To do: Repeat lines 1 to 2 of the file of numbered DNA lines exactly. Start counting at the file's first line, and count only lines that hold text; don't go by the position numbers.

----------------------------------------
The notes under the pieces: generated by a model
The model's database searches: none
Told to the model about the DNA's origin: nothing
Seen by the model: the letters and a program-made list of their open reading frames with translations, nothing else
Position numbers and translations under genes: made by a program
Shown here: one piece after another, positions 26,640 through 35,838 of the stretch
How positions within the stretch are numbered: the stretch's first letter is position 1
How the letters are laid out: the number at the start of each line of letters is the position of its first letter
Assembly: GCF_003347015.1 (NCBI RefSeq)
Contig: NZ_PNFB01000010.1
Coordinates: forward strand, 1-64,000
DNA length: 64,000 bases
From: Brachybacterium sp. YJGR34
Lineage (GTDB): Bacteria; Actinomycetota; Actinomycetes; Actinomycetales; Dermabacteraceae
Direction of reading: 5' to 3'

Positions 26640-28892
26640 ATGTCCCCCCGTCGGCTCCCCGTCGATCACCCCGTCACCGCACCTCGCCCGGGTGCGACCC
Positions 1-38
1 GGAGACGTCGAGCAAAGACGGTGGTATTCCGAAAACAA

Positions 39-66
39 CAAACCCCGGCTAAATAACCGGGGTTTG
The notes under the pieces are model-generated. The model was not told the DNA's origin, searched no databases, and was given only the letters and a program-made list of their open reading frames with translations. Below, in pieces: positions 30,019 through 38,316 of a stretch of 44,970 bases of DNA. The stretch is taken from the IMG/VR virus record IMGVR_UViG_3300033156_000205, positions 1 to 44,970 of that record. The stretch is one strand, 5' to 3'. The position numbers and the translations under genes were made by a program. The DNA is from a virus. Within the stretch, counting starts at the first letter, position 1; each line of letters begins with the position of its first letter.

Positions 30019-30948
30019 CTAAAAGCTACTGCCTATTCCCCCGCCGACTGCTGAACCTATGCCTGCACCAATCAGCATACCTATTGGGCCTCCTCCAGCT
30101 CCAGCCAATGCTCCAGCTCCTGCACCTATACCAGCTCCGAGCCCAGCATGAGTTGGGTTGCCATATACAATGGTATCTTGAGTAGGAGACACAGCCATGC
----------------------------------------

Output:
The notes under the pieces: generated by a model
The model's database searches: none